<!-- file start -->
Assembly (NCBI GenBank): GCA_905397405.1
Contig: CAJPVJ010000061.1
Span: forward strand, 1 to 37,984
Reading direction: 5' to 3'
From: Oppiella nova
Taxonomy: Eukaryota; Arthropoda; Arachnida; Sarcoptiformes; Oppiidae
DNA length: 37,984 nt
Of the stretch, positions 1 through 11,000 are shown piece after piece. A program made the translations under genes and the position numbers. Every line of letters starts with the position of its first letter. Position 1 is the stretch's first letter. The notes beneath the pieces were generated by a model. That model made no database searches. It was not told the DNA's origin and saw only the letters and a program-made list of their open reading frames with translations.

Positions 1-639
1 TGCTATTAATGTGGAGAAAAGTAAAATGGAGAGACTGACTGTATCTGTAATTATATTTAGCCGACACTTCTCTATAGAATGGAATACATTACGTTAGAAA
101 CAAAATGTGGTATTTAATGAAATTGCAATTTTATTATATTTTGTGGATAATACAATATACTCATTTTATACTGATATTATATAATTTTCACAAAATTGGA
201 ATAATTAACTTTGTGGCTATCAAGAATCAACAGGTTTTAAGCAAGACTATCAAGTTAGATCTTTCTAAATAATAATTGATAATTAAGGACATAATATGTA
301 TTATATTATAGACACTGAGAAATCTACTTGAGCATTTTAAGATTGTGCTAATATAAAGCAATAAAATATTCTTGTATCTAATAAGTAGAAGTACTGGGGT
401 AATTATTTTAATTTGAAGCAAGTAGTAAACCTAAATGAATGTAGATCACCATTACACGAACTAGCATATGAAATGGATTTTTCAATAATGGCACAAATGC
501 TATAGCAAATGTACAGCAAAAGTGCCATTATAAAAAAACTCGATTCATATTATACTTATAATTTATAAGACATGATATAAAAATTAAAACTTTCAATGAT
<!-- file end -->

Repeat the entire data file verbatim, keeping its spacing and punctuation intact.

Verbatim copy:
Assembly (NCBI GenBank): GCA_905397405.1
Contig: CAJPVJ010000061.1
Span: forward strand, 1 to 37,984
Reading direction: 5' to 3'
From: Oppiella nova
Taxonomy: Eukaryota; Arthropoda; Arachnida; Sarcoptiformes; Oppiidae
DNA length: 37,984 nt
Of the stretch, positions 1 through 11,000 are shown piece after piece. A program made the translations under genes and the position numbers. Every line of letters starts with the position of its first letter. Position 1 is the stretch's first letter. The notes beneath the pieces were generated by a model. That model made no database searches. It was not told the DNA's origin and saw only the letters and a program-made list of their open reading frames with translations.

Positions 1-639
1 TGCTATTAATGTGGAGAAAAGTAAAATGGAGAGACTGACTGTATCTGTAATTATATTTAGCCGACACTTCTCTATAGAATGGAATACATTACGTTAGAAA
101 CAAAATGTGGTATTTAATGAAATTGCAATTTTATTATATTTTGTGGATAATACAATATACTCATTTTATACTGATATTATATAATTTTCACAAAATTGGA
201 ATAATTAACTTTGTGGCTATCAAGAATCAACAGGTTTTAAGCAAGACTATCAAGTTAGATCTTTCTAAATAATAATTGATAATTAAGGACATAATATGTA
301 TTATATTATAGACACTGAGAAATCTACTTGAGCATTTTAAGATTGTGCTAATATAAAGCAATAAAATATTCTTGTATCTAATAAGTAGAAGTACTGGGGT
401 AATTATTTTAATTTGAAGCAAGTAGTAAACCTAAATGAATGTAGATCACCATTACACGAACTAGCATATGAAATGGATTTTTCAATAATGGCACAAATGC
501 TATAGCAAATGTACAGCAAAAGTGCCATTATAAAAAAACTCGATTCATATTATACTTATAATTTATAAGACATGATATAAAAATTAAAACTTTCAATGAT